Why has the government proposed to ban letting fees and how will it affect landlords and tenants?

Why has the government proposed to ban letting fees and how will it affect landlords and tenants?

29th Jan, 2017

In November 2016, Philip Hammond delivered his first and last Autumn Statement, making his mark on economic policies and paving the way for Brexit discussions.

One of the Chancellor’s plans that stood out to us was his pledge to ban letting fees for prospective tenants — the charge for the application and administration of reference and credit checks.

Over the years there has been much talk around whether letting fees are deemed fair on the tenant, with some agencies hiding their highly-inflated prices, particularly in our nation’s big cities such as Manchester and London. Historically, there were no laws in place to force letting agents to disclose these fees publicly, until it was time for the tenant to pay.

But in May 2015, the Consumer Rights Act changed that. The new legislation laid out the law, requiring agents to publish all their fees on their website. And if they didn’t comply, they could be fined up to £5,000.

So why did Mr Hammond change the policy further in 2016?

Well, some lettings agents remained non-transparent. According to rental charge expert Letting Fee, 14% of companies still weren’t listing their fees, with the average rate at £386 for a two-person household. Some charges even soared above £700.

For the majority of agents though, great expense and effort was made to comply with the new regulations and so we ask, is it really fair to penalise all when it was just 14% who didn’t comply?

How will the new policy affect both tenants and landlords?

On the face of it, the ban may seem to benefit tenants. There are over 4.8 million households who now rent from a private landlord — all who would welcome a lower fee. And, coupled with the government’s announcement to raise the National Living Wage by 30p an hour to £7.50 from next April, it would seem that renters — generally lower income individuals and families — would be better off.

But, the issue lies with the fact that the administrative tasks and tenancy checks will still have to occur, and can often take up hours of time per tenant. Over the past few years, for example, the agent has been given extra responsibilities such as completing rigid immigration checks on all prospective tenants, using only approved referencing companies to carry out credit checks in order to comply with many landlords’ insurance policies, and doing extra checks on all smoke alarms before any tenancy can commence.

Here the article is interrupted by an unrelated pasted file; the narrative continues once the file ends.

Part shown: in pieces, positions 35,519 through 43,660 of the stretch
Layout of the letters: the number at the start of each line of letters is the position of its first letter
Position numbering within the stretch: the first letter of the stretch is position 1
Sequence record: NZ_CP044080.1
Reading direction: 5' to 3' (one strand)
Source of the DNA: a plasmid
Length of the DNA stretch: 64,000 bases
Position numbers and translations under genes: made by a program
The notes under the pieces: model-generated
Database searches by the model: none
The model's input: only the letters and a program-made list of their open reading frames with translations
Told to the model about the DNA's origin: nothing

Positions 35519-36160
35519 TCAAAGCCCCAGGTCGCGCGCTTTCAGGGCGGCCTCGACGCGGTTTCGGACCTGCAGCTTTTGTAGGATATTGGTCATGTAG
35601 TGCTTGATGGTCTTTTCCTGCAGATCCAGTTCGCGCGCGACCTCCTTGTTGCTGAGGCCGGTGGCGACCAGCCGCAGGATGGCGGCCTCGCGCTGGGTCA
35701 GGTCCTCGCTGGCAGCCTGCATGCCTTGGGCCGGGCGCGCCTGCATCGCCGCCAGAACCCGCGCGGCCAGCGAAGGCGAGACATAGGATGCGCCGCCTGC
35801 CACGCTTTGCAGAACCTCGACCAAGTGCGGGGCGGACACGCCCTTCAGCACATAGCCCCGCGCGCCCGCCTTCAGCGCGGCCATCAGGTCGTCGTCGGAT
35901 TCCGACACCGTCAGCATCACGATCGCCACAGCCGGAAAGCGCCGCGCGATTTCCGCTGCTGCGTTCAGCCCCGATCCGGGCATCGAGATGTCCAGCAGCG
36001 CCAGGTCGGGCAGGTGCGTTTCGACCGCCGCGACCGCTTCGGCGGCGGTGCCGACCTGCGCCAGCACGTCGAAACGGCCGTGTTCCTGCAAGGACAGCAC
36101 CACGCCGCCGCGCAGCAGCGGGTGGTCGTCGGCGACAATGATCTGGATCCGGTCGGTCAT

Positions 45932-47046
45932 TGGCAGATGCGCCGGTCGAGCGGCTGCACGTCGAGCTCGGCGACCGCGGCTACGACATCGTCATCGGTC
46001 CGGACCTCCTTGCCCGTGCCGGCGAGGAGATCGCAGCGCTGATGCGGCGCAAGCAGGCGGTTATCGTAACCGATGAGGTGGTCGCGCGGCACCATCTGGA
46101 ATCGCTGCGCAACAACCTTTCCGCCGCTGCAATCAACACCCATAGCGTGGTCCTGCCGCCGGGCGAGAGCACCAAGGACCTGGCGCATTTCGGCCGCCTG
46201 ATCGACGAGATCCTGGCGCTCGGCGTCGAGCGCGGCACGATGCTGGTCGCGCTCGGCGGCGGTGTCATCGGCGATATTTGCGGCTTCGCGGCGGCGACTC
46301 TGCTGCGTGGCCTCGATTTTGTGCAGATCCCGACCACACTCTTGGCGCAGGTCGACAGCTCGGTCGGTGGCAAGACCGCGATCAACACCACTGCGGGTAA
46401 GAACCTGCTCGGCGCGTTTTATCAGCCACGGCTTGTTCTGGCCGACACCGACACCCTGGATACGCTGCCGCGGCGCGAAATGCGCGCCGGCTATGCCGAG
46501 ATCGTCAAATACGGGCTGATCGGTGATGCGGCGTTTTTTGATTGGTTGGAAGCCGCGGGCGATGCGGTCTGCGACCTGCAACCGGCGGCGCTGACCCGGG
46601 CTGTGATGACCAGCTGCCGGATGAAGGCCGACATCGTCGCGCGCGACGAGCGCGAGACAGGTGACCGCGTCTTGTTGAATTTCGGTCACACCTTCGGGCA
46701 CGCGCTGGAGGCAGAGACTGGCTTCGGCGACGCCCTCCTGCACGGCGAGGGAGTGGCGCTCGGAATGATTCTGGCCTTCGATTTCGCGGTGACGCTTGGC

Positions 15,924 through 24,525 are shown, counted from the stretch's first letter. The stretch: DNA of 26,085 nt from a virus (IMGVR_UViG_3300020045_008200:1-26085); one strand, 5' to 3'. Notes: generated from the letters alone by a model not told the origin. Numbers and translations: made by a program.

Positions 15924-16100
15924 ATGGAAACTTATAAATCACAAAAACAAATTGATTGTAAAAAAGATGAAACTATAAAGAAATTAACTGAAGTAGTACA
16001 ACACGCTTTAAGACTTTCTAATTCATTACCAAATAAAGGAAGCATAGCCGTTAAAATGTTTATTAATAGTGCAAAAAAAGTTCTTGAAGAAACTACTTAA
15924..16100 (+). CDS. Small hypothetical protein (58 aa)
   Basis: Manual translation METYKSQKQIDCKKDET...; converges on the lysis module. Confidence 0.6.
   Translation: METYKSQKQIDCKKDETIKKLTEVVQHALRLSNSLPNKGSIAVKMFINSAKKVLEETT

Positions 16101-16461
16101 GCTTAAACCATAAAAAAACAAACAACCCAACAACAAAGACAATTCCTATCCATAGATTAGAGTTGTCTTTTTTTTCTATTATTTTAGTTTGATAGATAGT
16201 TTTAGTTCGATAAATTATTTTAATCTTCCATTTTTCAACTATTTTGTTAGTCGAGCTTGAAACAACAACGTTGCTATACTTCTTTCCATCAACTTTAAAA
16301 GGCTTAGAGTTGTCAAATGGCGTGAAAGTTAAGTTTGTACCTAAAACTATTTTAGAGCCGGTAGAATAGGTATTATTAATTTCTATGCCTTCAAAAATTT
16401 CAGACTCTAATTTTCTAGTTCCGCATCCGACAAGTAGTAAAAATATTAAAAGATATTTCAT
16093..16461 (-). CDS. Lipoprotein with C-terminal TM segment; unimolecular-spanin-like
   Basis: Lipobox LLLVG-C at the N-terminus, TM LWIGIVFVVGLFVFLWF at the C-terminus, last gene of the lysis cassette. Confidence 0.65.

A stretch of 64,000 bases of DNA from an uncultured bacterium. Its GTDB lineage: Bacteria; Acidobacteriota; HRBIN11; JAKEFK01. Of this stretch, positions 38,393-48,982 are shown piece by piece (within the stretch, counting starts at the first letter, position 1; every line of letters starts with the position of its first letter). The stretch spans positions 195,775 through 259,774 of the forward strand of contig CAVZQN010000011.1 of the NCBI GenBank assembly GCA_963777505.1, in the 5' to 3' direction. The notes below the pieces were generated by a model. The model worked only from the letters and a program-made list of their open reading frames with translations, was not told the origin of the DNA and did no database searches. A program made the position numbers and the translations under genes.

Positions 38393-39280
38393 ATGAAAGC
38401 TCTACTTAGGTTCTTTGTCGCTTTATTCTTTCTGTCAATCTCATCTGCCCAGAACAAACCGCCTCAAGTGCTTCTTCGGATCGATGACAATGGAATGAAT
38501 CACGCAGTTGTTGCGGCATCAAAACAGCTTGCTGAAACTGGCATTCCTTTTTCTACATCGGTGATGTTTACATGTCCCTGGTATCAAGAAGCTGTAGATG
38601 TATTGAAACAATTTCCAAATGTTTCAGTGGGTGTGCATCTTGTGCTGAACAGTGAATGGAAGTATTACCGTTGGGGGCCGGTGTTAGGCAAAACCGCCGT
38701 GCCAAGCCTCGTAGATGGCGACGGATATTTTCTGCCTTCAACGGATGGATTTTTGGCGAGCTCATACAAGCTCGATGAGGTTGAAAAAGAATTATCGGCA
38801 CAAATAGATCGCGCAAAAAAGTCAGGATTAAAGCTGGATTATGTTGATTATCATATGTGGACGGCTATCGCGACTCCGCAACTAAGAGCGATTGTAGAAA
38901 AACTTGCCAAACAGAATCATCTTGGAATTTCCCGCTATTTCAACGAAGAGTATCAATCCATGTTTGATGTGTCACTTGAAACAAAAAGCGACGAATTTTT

Despite the increase in the role of the letting agent, the majority appear not to have increased their processing fees over recent years, in order to stay locally competitive. The letting fee ban, however, will inevitably mean that costs will now have to be passed on to landlords, who will have to make up the money somehow.

Many of the proprietors we’ve spoken to over the past few weeks have  reached the same conclusion; that this, as well as the rising cost of insurance and the new rental tax law, will lead to higher rents.

What do we think?

At Applegate Properties, our fees have always been below the National average. We pride ourselves on excellent customer service and going the extra mile for both tenants and landlords, to ensure that checks are carried out thoroughly and efficiently. We therefore believe that our charges have been reasonable and justified. Our administrators put in a lot of work behind the scenes – chasing complete employment references, landlord references and even just liaising with the prospective tenant themselves, can take up hours of time in total!

Amy Wray, managing director of Applegate Properties said: "A ban on letting agent fees is a strong measure to take, and will have a ‘swings and roundabouts’ effect on tenants.

“I cannot stress enough how much work now goes into organising any tenancy and without the income to cover this work, we simply cannot do it. I am afraid to say that all this means is that the tenants will end up paying these fees in some way, and if this is via an increase in rents, then it is likely to cost them an awful lot more that the initial £150 - £200.

“It may also mean that more tenants pull out of prospective contracts at the last minute – they’ll be able to apply for multiple properties at one time, due to having no financial commitment, which will have a negative impact on landlords. We would therefore argue for stronger consumer protection through regulation of the sector, rather than a total ban on fees. However, our main priority is to ensure that our current and future clients understand what impact the change will have on them.”

View all posts by Amy Wray

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